350 km ‘liberated’ from ISIL, says Iraqi police

350 km ‘liberated’ from ISIL, says Iraqi police

350 km ‘liberated’ from ISIL, says Iraqi police


Iraqi forces have “liberated” 352 square kilometers of territory south of Mosul since a wide-ranging military operation began earlier this week to recapture the city from the Islamic State of Iraq and the Levant (ISIL), an Iraqi police commander said Oct. 19. 

Iraqi forces, backed by U.S.-led coalition airstrikes, launched a highly anticipated offensive on Oct. 17 to retake Mosul, which is ISIL’s last stronghold in northern Iraq, which was overrun by the group in mid-2014. 

“Iraqi forces have managed to clear 352 square kilometers [of ISIL elements] since the operation began,” Federal Police Commander Lt.-Gen. Raed Shakir said in statements cited by the Interior Ministry, state-run Anadolu Agency reported on Oct. 19.

No further details were given by the commander regarding particular areas cleared off ISIL elements. 

ISIL militants have deployed suicide car bombs and fired mortar rounds to slow down the advance of Iraqi troops outside a key town near the militant-held city of Mosul, an Iraqi army officer from the 9th Division told The Associated Press on Oct. 19.

The officer said his troops were now around a kilometer away from Hamdaniyah, a historically Christian town also known as Bakhdida.

Since Oct. 18, ISIL has sent 12 car bombs, all of which were blown up before reaching their targets, he said, adding that Iraqi troops suffered a small number of casualties from the mortar rounds. The officer, who spoke on condition of anonymity because he was not authorized to talk to reporters, did not provide specific figures.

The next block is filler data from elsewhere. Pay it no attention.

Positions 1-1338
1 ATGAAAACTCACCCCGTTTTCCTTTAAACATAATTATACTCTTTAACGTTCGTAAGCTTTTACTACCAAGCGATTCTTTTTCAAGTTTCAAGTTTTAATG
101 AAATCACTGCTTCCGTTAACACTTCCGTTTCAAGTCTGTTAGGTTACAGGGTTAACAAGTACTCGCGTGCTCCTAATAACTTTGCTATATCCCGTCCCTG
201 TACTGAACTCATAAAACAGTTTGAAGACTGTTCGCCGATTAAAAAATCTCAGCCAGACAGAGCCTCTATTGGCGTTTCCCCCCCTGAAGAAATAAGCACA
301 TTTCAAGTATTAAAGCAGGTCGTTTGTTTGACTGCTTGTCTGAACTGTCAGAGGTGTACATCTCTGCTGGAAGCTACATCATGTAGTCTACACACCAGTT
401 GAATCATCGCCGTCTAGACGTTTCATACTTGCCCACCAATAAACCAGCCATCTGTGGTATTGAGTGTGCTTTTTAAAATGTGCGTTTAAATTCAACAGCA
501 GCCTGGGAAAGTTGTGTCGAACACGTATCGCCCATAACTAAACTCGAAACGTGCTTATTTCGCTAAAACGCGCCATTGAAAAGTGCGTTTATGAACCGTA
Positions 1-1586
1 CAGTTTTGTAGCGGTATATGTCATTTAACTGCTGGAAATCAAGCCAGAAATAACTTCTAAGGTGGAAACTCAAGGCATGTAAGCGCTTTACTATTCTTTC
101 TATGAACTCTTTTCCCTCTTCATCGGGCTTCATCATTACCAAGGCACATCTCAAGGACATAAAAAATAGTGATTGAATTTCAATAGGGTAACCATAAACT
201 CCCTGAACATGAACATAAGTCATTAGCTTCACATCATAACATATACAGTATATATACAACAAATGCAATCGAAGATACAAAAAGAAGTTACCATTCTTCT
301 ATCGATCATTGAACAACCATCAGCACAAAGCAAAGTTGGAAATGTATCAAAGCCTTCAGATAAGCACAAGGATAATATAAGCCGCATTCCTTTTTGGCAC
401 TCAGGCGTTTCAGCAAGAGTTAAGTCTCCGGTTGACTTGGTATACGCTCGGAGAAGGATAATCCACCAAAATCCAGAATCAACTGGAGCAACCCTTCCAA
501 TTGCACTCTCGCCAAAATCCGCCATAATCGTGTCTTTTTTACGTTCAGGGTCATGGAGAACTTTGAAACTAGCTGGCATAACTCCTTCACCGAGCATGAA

In Washington, Pentagon spokesman Cpt. Jeff Davis told reporters that it was known that civilians were being used as human shields. 

“This has been going on for several weeks where we’ve seen civilians being forcibly detained and their movements being prevented where they can’t get out of Mosul. They are being held there against their will,” he told reporters.

Around 1.5 million people still live in Mosul and the International Organization for Migration (OIM) said ISIL may use tens of thousands of residents as human shields to hold onto their last stronghold city in Iraq.

The head of Russia’s General Staff said on Oct. 19 that Moscow was concerned that militants holed up in Mosul might escape to Syria, saying they should be killed on the spot instead. 

“It’s essential not to chase the terrorists from one country to another but to destroy them on the spot,” Valery Gerasimov said in a statement. 

This statement came one day after the Syrian army accused the U.S.-led coalition of planning to allow ISIL militants to flee Iraq’s city of Mosul across the Syrian border, saying it would confront this attempt by all means. 

A statement by the army command said the plan entailed securing roads and safe passages into Syria to allow the militants to consolidate their presence and create “new battleground realities” in eastern Syria. 

“Any attempt to cross the border is an attack on the sovereignty of Syria... and would be dealt with all forces available,” the army statement released on state media said.